The Federal Reserve’s decision to keep printing dollars at an unchanged rate, mirrored by the Bank of Japan sticking with its massive stimulus programme, should have surprised nobody.
By Alister Bull
Christina Romer, former chair of the White House Council of Economic Advisers and a strong advocate for Janet Yellen to take over from Ben Bernanke as the next chair of the Federal Reserve, slammed the Fed in a lecture last week that accused the U.S. central bank of being too meek and of fighting the wrong battle by being fixated on asset bubbles.
Richard Fisher, president of the Dallas Federal Reserve and one of the U.S. central bank’s arch inflation hawks, took us by surprise this week – he told Reuters that, given all the uncertainty generated by the government shutdown, it would not be prudent for the Fed to reduce its bond-buying stimulus this month.
You have to give Federal Reserve Chairman Ben Bernanke credit for standing his ground on data-dependence. Despite widespread suspicions, including on this blog, that the central bank would begin reducing the pace of its bond-buying stimulus in September simply because the markets were expecting it, the Fed chose to hold off in the face of a still-fragile economy.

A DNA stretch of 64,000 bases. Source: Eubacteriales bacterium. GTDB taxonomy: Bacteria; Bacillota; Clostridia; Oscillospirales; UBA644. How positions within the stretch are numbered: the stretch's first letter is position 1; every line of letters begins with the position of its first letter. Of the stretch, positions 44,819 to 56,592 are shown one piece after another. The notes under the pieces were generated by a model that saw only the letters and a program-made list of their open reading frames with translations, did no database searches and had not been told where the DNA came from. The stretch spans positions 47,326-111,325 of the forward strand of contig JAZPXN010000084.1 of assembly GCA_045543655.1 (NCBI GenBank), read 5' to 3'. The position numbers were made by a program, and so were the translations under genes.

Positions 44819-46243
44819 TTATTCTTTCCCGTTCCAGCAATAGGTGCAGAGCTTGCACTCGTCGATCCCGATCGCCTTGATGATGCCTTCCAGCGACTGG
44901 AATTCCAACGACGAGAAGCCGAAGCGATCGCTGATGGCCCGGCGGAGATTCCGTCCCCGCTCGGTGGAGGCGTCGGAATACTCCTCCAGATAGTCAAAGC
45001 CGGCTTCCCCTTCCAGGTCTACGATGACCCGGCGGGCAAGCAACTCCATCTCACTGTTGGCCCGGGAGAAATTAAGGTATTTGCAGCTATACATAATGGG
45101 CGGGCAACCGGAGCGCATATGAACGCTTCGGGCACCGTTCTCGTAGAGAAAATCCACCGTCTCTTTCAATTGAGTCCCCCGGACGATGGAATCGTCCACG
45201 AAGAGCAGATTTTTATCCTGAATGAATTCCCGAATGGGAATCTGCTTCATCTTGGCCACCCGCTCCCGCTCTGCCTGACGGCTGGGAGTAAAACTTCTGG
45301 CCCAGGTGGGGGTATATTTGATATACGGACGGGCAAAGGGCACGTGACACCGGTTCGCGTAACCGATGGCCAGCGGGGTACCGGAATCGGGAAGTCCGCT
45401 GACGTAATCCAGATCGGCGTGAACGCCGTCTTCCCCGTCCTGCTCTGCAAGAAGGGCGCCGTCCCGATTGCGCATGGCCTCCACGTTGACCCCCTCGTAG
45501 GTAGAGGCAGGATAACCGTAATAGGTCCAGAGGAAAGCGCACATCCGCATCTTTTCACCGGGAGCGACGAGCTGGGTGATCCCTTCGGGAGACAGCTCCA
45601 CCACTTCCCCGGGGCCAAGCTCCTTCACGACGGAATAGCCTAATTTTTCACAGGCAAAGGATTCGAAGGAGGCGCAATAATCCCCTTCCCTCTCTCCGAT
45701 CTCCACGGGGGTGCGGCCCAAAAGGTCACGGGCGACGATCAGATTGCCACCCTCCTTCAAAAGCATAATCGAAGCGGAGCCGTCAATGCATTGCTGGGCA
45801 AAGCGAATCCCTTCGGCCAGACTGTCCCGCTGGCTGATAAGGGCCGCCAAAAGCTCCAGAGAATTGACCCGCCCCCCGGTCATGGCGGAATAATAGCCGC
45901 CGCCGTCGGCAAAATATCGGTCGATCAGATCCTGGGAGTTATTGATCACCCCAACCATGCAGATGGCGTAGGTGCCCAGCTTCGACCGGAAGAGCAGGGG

Germany’s Ifo sentiment index is the big data release of the day and is forecast to continue its upward trajectory after the country’s PMI survey on Monday showed the private sector growing at its fastest rate since January.
It’s hard to shake the feeling that the Federal Reserve is about to begin pulling back on stimulus not just on the back of better economic data, but also because financial markets have already priced it in. The band-aid ripping debate over an eventual tapering of bond purchases that started in May was so painful, Fed officials simply don’t want to go through it again.
Now that the outcome of one of the most anticipated Federal Reserve monetary policy meetings in history is just hours away, most investors and traders have settled on the view that the central bank will announce a plan to trim the pace of its $85 billion in monthly purchases of government and mortgage-backed securities on Wednesday. We just don’t know which, if any, of the two asset classes it will focus on, and by how much it will taper what it buys each month.